Your immune system’s biggest enemy? You.

It’s the time of year for good intentions. That hand-knitted Christmas sweater from your Aunt Mildred, or another batch of dodgy mince pies from your Grandmother. All done out of kindness of course, but perhaps missing the target. Even if the jumper does have bells on it.

At this time of year, we also apply that same blind sense of kindness to our immune system. When we fall sick, our natural reaction is to bolster our defences by downing supplement pills by the handful. In our mind we’re the saviour of the battlefield – parachuting supplies directly to our frontline.

In fact, our supplement surge may be doing more harm than good. The battlefield isn’t as simple as we imagine – we know that our body is busy using amazing weapons to clear out invaders (*cough* my last post…), but this is just a small part of a grand strategy that’s swinging into action.

“It is best to win without fighting” said General Sun Tzu. With the invading pathogens competing with us for critical nutrients, our bodies start a war over resources, aimed at starving the enemy out and crippling its spread.

So next time you’re ill and reach for the supplements bottle, remember – the Iron Curtain has descended. Let it do its work.

A Strategic Reserve

This war for resources is called Nutritional Immunity, and iron is probably the best-known participant. This is for a good reason – iron is one of nature’s most powerful chemical magicians. Without dredging up too much Secondary School chemistry, it’s the ability to exist in different oxidation states that makes iron so useful to living organisms.

You can find iron at the heart of countless biological process – powering vital enzymes and dutifully carrying oxygen around in our blood. With iron in hand, cells can carry out incredibly complex chemical changes which would otherwise be virtually impossible.

Despite its importance, we don’t actually have that much iron in our bodies. Estimates vary – but most researchers agree you could make a medium-sized nail from each one of us (about 4g). Calculating the exact amount of pure elements (including others, like calcium) is quite hard, and previous work has relied on chopping up bits of cadavers (including grinding up bones in a pestle and mortar) and looking at what the mush held. Science is pretty glamorous at times.

An Insoluble Problem

Four grams seems pretty frugal considering iron is incredibly abundant in the world around us. The problem stems from those oxidation states mentioned earlier – the most common form of iron in nature is one which hates dissolving in water. As we’re mostly water, and carry out all our chemical reactions dissolved in the stuff, we’re left in a tight spot.

And we’re not the only ones. Unsurprisingly, iron is also a key resource for bacteria. One of its many uses is for replicating DNA, something which human cells due relatively infrequently, but bacterial cells can do every 20 minutes. For them, iron is absolutely critical to being able to grow.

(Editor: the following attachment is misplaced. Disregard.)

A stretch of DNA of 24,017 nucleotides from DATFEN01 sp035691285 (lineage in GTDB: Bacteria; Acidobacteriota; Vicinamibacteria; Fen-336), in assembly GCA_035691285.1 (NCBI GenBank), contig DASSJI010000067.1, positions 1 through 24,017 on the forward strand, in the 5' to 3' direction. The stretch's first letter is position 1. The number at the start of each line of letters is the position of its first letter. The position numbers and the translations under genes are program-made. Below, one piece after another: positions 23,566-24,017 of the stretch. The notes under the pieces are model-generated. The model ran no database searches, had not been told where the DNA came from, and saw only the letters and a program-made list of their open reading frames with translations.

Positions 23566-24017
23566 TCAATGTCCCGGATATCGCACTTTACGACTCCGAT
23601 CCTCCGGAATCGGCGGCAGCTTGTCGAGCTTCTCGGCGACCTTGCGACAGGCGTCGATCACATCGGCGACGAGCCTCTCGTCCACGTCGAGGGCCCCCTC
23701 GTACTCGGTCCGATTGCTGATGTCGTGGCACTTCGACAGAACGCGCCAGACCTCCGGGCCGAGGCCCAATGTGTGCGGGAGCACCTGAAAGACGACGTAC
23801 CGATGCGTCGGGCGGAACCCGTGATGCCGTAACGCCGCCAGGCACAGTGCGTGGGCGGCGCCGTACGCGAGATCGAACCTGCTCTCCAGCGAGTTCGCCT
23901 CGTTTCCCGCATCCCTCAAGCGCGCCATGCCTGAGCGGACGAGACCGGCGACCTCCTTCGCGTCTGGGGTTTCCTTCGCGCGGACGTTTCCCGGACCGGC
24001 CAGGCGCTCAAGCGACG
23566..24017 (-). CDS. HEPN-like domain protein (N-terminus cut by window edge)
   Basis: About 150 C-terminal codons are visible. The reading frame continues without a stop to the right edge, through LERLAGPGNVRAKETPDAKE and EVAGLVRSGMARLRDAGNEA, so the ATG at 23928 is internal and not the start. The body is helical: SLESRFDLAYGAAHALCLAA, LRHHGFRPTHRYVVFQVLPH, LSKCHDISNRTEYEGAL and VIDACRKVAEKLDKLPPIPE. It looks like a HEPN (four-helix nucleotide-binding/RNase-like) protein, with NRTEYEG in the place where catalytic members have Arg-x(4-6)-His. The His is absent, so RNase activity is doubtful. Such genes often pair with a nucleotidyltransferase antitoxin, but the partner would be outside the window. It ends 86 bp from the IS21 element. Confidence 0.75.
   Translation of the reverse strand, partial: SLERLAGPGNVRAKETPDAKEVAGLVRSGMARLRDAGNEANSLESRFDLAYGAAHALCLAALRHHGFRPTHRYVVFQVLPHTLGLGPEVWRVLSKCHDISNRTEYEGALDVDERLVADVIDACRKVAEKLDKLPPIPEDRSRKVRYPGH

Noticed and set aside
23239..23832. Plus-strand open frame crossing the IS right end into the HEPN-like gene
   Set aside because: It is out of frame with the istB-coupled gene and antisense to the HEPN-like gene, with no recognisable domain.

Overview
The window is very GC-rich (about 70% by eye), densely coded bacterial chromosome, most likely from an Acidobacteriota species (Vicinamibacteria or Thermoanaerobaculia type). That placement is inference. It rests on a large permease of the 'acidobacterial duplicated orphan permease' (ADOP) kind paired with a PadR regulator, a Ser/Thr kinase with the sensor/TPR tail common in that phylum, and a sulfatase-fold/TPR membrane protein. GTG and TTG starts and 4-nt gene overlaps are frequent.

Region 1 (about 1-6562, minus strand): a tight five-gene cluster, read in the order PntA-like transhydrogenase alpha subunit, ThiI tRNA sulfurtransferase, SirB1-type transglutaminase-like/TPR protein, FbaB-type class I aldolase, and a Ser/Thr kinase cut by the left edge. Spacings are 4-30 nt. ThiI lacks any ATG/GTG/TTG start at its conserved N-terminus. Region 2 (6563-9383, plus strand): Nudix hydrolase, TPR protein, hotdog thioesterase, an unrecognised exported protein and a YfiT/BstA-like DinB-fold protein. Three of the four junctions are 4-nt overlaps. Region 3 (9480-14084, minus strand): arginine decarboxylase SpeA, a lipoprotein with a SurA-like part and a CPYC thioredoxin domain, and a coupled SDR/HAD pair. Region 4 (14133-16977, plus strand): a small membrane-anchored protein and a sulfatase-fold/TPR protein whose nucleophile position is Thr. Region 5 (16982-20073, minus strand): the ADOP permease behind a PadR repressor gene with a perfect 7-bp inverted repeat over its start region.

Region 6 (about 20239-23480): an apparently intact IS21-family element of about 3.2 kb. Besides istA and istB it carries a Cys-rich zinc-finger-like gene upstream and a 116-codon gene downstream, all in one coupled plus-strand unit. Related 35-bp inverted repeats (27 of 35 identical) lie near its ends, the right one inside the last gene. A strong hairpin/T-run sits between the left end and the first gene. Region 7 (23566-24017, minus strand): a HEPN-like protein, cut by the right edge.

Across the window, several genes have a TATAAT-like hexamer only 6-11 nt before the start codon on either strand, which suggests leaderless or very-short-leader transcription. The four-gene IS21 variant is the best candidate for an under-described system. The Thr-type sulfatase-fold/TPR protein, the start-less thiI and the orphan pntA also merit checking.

So during an infection, when growth is everything, iron is in high demand. In response, your body moves into lockdown mode – rapidly hiding any spare iron and trying to starve the attackers into submission. The Iron Curtain has descended.

This lockdown state is called hypoferremia. Spare iron is quickly relocated to the liver for safe-keeping, whilst special white blood cells patrol our tissues scavenging any remaining loose iron. With hypoferremia in place, levels of available iron plummet, hopefully containing the bacteria long enough for the immune system’s cavalry to arrive.

But this is only the start. Bacteria arrive with a whole raft of tricks to extract what they need – they intend to turn to theft, stealing iron from the very host they’re infecting.

Running the Blockade

The primary bacterial weapon is a class of small molecules called siderophores. These are a team of scavengers with an unbelievably strong ability to root out iron, even in the most barren of landscapes. Manufactured in the bacterial cell, they are sent flooding out into the nearby tissues and forage whatever iron they can find, before being picked up again by the mothership. The iron they captured is then released for use, and the siderophore recycled.

A Ferrous Wheel

Looking through a list of siderophores is like describing a doctor’s worst nightmare – vibriobactin from Cholera, yersiniabactin from Plague, alcaligin from Whooping cough, mycobactins from TB, aerobactin from the dysentery bacterium. Having a siderophore is a mark of prowess – by overcoming the iron bottleneck, a feeble enemy can transform into a monster.

The use of these siderophores has sparked an immune arms race – with our body manufacturing compounds which target and inactivate these scavengers as they are out foraging. In response, some very dangerous bacteria such as anthrax have turned to undetectable “stealth” siderophores which can still run the blockade (rumour has it, they can make the Kessel Run in less than 12 parsecs). Even piracy is on the cards, with bacteria stealing scavenger compounds sent out by competing pathogens. This is an all-out skirmish.

Good Intentions, Bad Consequences

Sadly the complexity of this battle, and the dangers of wading in with supplements, have often been learnt the hard way.

With iron supplements being cheap and easily transported, they have been the focus of several large studies aimed at improving the health of nutritionally-deprived communities across the world. One large trial in Zanzibar revealed a significant spike in disease after iron supplements were introduced. Further research has shown that the sudden influx of iron can reactivate hidden, dormant infections like malaria and TB which have been waiting for their big break. With the removal of the iron bottleneck that previously constrained them, they sweep to victory over their weakened host.

Gathering Intelligence

Understanding the balance of resources is about understanding the challenges facing an individual’s immune system. This appears to be true not just for iron, but for zinc and manganese too. When we have a cold, we often go looking for a fast fix – but large doses of supplements aren’t the answer. We’re blindly messing with an equilibrium that is already trying to deliver the best outcome.